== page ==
Trial Begins in Federal Court for Marijuana Grow Operation in Eastern Washington
Steve Jackson, Northwest Public Radio
The trial began Wednesday in federal court in Spokane for a group of people accused of growing marijuana near Kettle Falls in northeast Washington. The case is seen as a test of federal drug laws, in a state that has legalized recreational and medical marijuana.
In the case known as the Kettle Falls Five, there are now only three defendants. Charges were dropped earlier this month against 71-year-old Larry Harvey, who has been diagnosed with stage five pancreatic cancer. Miller's family members are accused of growing marijuana, which they say was for medicinal purposes.
Charges have also been dropped against family friend Jason Zucker, who has agreed to a plea bargain.
Marijuana advocate Kris Hermes of the group Americans for Safe Access says in court Wednesday, testimony centered on the fact that law enforcement only confiscated a portion of the plants found on the family’s property.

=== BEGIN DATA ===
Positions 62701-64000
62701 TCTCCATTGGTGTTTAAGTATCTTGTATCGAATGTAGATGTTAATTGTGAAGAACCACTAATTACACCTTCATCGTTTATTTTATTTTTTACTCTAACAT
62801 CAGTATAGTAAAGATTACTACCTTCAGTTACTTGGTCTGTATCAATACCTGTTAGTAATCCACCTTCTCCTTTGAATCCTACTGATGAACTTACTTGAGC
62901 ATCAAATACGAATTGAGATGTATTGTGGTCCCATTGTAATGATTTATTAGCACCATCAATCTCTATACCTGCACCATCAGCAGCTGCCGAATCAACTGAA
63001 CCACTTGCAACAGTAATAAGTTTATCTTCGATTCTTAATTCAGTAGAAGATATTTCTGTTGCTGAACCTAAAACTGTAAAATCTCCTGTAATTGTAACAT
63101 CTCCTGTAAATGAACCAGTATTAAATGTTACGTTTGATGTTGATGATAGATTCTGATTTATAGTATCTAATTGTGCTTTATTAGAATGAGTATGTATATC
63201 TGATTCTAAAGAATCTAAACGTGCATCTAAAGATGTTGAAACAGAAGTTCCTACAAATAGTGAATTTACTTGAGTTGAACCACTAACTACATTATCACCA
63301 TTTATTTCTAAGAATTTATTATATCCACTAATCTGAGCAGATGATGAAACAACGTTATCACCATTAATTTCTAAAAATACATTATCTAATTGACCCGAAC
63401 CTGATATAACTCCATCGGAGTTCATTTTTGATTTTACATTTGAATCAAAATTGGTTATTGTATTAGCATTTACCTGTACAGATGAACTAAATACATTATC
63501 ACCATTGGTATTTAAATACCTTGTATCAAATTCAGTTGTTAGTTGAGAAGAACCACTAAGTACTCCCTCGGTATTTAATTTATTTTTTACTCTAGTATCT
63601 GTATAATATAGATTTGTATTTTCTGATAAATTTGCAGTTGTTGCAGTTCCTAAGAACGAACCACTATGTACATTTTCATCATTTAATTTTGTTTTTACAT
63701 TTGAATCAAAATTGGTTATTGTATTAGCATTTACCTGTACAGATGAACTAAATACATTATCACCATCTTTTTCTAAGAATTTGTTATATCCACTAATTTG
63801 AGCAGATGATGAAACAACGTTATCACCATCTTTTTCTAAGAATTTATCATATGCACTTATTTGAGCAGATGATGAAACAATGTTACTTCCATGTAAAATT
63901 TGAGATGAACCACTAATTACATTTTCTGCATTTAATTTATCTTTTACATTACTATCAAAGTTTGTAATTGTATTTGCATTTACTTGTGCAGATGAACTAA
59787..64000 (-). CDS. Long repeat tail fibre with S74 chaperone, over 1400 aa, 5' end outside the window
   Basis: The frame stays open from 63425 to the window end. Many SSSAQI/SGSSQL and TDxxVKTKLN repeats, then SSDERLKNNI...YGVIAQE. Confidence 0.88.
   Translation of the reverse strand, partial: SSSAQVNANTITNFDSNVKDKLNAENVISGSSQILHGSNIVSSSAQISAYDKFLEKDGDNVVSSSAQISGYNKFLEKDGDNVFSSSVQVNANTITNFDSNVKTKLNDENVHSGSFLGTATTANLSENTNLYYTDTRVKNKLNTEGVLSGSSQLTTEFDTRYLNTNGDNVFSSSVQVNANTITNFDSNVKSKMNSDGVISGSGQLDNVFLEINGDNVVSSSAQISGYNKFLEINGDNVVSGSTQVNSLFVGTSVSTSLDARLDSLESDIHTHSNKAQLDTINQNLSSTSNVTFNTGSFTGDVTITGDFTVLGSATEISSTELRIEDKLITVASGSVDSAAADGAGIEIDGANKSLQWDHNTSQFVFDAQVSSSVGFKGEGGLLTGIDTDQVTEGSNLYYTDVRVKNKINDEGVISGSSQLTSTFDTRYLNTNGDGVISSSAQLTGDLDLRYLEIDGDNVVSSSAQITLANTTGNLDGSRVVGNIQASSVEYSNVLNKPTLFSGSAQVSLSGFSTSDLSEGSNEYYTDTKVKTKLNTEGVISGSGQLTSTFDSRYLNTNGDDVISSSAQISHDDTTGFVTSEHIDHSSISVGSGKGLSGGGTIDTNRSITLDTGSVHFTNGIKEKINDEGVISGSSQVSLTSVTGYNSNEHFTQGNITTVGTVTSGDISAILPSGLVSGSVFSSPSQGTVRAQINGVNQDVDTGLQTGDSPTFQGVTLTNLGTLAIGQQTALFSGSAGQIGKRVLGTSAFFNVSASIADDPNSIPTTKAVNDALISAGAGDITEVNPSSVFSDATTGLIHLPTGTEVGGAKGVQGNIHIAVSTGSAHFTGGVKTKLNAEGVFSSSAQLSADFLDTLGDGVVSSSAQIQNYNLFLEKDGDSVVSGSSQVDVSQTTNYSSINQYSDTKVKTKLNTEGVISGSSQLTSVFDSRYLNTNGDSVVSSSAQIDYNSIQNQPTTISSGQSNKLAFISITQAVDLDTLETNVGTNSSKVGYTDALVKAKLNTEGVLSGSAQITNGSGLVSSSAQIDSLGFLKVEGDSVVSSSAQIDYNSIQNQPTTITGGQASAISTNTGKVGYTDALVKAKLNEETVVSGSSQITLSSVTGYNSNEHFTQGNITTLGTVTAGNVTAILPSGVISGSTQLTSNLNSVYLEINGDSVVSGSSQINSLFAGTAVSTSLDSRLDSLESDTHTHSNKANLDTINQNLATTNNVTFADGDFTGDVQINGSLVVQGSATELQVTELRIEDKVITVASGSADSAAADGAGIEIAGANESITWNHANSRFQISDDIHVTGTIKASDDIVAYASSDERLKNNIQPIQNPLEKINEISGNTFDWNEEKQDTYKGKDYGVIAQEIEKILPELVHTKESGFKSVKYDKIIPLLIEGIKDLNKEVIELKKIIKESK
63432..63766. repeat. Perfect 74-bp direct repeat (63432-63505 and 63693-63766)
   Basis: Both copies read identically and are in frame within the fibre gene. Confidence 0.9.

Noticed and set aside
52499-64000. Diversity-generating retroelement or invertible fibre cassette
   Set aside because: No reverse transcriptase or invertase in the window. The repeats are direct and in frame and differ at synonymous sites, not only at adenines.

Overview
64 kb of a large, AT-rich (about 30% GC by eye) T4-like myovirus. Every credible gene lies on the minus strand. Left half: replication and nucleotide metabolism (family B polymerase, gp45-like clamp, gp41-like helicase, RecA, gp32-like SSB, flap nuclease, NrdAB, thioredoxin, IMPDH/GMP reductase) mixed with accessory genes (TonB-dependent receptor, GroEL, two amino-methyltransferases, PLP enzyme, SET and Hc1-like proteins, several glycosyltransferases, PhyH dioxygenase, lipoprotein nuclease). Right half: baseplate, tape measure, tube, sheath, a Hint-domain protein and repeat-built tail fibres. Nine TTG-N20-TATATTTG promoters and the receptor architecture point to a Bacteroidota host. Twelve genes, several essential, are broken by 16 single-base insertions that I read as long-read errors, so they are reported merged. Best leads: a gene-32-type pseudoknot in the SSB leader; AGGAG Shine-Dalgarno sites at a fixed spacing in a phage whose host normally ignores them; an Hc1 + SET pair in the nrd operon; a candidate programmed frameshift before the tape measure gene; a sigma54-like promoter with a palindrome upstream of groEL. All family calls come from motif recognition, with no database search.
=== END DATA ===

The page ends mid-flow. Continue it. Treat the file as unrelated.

"The defendants argued that their 68 plants were in compliance with state law, but law enforcement made them, or cut down some plants themselves. They left 44 plants standing at the time of the first search, indicating that it was ok or acceptable to local law enforcement,” Hermes said.
Several days later the DEA came and cut down the remaining plants, and then charged the defendants with manufacturing a controlled substance. They have been charged with cultivating more than 100 plants, even though fewer were found. The feds says they had evidence that more plants had been grown over time at the residence.
The three remaining Kettle Falls defendants face mandatory minimum sentences of 10 years in prison if convicted.
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